➠ Team up with cloud specialist organizations to research and react to potential security incidents, and in a way that is agreeable with protection guidelines.

2. Lack of In-House Expertise

According to the Cloud Adoption Practices & Priorities survey by the Cloud Security Alliance. 34% of companies are not fully deploying workloads to the cloud because they lack in-house IT expertise. And the problem is only going to get worse in the upcoming years. As written in Forbes report: “Advanced cloud and security skills are in higher demand than ever before; however, there is a significant lack of qualified, skilled professionals to support this movement towards innovation.”

While some companies can outspend their competition to the talent they need, this is not an effective or feasible option for many firms especially SMBs. In these cases, working with a MSP (Managed Service Provider) can be a reasonable, key, and successful approach to close the abilities hole.

3. Change in Mindset

The greatest test groups will have with regards to cloud security will be to quit moving toward it like they moved toward data centre security before. One of these mindset is understanding that security can no longer just be up to the security team in a silo. In the cloud, architecture is deployed as code and automation is central, meaning security must be “baked” into the entire development lifecycle. Iw will be challenging to get everyone to understand their roles and responsibilities across the cloud security lifecycle.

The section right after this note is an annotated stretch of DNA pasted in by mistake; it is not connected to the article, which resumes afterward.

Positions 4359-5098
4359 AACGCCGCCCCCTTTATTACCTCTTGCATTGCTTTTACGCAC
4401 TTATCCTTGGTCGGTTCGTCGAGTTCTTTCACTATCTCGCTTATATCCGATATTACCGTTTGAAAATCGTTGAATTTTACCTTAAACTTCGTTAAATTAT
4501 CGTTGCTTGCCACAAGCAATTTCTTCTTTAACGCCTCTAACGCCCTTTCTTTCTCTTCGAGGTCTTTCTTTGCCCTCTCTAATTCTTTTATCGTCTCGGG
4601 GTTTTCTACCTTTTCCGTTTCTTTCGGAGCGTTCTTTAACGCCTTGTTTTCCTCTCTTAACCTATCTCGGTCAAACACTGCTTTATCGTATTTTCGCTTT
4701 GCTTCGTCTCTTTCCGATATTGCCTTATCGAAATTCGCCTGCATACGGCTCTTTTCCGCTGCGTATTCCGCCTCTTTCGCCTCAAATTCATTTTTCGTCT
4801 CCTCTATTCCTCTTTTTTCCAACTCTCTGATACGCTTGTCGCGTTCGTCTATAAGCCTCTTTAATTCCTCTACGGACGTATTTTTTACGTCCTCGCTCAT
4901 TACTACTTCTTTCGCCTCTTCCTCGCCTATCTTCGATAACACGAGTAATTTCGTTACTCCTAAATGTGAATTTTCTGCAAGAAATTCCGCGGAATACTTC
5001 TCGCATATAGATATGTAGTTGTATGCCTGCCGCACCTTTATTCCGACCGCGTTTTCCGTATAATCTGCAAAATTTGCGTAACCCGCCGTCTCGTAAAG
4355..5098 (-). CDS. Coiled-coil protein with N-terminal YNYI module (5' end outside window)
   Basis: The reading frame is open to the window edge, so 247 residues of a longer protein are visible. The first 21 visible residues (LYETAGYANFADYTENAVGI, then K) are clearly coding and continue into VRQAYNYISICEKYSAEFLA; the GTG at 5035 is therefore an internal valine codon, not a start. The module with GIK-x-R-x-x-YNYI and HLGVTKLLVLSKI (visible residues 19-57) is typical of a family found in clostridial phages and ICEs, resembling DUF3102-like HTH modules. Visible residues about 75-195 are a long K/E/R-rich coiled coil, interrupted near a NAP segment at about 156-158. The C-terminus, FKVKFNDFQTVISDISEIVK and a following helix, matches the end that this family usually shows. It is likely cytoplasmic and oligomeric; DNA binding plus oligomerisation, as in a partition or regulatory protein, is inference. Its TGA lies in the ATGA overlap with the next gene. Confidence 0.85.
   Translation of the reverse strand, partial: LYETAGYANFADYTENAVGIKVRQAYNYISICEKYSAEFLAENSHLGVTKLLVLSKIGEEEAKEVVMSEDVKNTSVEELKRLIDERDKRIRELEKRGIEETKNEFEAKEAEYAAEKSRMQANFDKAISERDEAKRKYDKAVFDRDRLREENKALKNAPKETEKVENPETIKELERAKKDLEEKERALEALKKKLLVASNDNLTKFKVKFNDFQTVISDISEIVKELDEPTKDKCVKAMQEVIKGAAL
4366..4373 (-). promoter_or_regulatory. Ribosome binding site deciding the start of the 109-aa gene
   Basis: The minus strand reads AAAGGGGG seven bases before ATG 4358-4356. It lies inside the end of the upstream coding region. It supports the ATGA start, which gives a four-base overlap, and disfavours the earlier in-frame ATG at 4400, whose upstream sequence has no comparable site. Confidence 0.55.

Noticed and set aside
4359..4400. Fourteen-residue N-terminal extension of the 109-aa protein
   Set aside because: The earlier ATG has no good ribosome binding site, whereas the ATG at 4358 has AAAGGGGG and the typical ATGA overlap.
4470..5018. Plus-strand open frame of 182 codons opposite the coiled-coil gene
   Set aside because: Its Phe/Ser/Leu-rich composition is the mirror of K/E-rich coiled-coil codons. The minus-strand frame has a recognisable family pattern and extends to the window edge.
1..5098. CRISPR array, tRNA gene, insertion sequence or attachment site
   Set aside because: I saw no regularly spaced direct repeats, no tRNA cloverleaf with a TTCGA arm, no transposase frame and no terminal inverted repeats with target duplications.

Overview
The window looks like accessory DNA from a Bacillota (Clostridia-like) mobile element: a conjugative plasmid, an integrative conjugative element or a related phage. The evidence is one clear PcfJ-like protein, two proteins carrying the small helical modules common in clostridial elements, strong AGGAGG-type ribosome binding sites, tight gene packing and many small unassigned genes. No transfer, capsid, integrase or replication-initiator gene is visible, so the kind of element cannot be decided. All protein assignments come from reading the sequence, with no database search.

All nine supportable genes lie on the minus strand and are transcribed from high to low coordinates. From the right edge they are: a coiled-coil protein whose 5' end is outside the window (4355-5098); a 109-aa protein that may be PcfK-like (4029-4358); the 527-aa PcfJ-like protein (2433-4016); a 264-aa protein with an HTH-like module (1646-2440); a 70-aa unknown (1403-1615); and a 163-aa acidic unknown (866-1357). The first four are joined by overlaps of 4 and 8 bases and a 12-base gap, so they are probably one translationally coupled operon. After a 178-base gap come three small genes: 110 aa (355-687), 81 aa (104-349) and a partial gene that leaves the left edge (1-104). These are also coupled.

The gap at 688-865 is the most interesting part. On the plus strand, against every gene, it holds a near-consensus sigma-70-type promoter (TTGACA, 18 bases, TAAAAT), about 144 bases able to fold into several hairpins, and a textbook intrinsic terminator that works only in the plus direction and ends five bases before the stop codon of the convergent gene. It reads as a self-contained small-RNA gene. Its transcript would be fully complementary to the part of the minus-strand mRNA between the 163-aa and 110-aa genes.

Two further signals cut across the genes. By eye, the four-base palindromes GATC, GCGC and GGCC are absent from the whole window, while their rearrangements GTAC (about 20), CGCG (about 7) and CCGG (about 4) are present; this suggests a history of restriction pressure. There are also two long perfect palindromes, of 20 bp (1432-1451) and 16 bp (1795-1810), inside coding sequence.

Authority needs to make an arrangement to move association from an on-premise attitude portrayed by hierarchical control and unbending strategy entryways to one situated around client strengthening with good approach guardrails that offset deftness with control. This change in thinking will also need team members to have a more comprehensive understanding of how security needs to be woven into the hole deployment process as well.

4. Misconfiguration and insufficient control of change

In some case, organization accidently exposing data via the cloud infrastructure. For example, CSA cites the Exactis incident where the cloud provider left an Elasticsearch database containing private data of 230M US consumers publicly accessible due to misconfiguration. It’s not just the loss of data that companies need to worry about. But, According to the CSA, Deletion or modification of resources done with the intent to disrupt business. The report blames poor change control practices for most of the misconfiguration errors. This misconfiguration include: